Banner Image: The Ministry of Finance and Development Planning in Monrovia. The DayLight/Harry Browne
BY Emmanuel Sherman
MONROVIA – The Government of Liberia has paid US$200,000 to communities affected by logging concessions.
The payment represents a tenth of over US$5.5 million owed communities in land rental fees since the 2015/2016 fiscal year they protested for in August.
“The US$200,000 check for the initial payment of community 30 percent arrears owed by [the government] is now issued directly into the Benefit Sharing Trust Board’s account opened at the Central Bank of Liberia for the communities’ [share of land rental fees],” said Andrew Zelemen, the coordinator of the National Union of Community Forest Development Committee (NUCFDC) which organized the protest. “The check was issued on Monday, October 18, 2021, and was received by the Trust Board Finance and administration officer, witnessed by me and is being deposited today October 19 at the Trust Board Account.”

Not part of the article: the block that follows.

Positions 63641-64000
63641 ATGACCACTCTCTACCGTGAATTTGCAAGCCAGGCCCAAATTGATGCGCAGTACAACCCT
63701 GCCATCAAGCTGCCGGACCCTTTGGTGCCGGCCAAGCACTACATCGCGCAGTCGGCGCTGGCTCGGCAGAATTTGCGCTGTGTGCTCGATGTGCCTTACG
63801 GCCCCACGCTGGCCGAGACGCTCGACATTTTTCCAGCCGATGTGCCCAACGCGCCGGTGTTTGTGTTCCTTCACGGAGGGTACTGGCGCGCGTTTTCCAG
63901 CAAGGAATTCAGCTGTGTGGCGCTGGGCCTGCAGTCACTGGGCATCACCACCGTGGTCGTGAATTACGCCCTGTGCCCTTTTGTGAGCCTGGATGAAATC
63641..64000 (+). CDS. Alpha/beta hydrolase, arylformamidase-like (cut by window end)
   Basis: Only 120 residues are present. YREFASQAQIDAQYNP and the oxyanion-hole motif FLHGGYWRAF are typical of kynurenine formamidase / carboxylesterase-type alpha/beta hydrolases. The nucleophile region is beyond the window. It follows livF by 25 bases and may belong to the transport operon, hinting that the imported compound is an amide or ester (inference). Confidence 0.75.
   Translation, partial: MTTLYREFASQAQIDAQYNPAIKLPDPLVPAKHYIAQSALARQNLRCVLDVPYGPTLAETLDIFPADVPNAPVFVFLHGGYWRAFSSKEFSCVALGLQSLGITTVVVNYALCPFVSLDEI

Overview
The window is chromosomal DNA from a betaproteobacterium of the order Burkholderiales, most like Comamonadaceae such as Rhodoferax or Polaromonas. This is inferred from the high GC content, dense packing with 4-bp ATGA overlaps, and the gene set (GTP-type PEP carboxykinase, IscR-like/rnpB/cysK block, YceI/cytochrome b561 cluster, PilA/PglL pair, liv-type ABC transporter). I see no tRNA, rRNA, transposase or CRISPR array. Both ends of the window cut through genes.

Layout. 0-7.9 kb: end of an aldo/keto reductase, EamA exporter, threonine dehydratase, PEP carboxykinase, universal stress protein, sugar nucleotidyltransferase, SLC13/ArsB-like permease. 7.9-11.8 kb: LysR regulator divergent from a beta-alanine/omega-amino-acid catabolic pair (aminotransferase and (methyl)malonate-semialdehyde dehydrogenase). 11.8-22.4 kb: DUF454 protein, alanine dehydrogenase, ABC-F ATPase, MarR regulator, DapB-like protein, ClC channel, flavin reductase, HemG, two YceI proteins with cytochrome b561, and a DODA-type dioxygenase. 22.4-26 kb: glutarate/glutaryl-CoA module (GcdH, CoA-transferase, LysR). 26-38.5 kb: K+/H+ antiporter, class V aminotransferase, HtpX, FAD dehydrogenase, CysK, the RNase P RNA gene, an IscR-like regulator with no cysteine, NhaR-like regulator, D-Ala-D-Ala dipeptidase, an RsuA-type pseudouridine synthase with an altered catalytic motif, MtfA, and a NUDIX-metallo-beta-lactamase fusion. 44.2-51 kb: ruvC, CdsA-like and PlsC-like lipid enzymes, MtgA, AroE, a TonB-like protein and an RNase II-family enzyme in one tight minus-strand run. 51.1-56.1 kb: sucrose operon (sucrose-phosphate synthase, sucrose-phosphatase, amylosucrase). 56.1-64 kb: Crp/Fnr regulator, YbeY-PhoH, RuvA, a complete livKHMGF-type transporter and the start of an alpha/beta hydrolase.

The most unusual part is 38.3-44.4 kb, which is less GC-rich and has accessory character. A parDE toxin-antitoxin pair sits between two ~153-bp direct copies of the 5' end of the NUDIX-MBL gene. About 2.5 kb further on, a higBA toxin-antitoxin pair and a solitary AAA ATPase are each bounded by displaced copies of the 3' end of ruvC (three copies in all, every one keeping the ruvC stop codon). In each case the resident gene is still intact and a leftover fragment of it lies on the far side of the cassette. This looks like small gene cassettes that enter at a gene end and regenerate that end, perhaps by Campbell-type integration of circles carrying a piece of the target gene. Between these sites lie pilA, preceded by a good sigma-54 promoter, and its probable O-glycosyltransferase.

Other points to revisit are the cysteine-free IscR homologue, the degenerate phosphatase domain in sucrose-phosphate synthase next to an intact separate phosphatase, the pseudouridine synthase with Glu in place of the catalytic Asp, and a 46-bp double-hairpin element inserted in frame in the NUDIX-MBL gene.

Rural communities in Liberia affected by forest management contracts and timber scale contracts (TSCs) staged a planned weeklong protest in front of the Ministry of Finance and Development Planning, demanding the government to pay them their share of US$27.7 million collected from logging concessions ever since. It was the third year in a row they had agitated for their share of forest revenue, guaranteed under the 2006 National Forest Reform Law of Liberia.
NCFDC represents 23 community forest development committees (CFDCs) within seven forest management contract (FMC) and nine timber sale contract (TSC) areas in Lofa, Gbarpolu, River Cess, Nimba, Grand Gedeh, Sinoe, River Gee, Grand Kru, Maryland, Grand Bassa and Grand Cape Mount. FMC covers forests between 50,000 and 400,000 hectares; while TSC falls within forestlands of not more than 5,000 hectares.
Forestry is one the biggest contributors to the Liberian budget, with the sector generating US$8,148,559 10.23% of total revenue in the 2018/2019 period, according to the Liberia Extractive Industry Transparency Initiative (LEITI).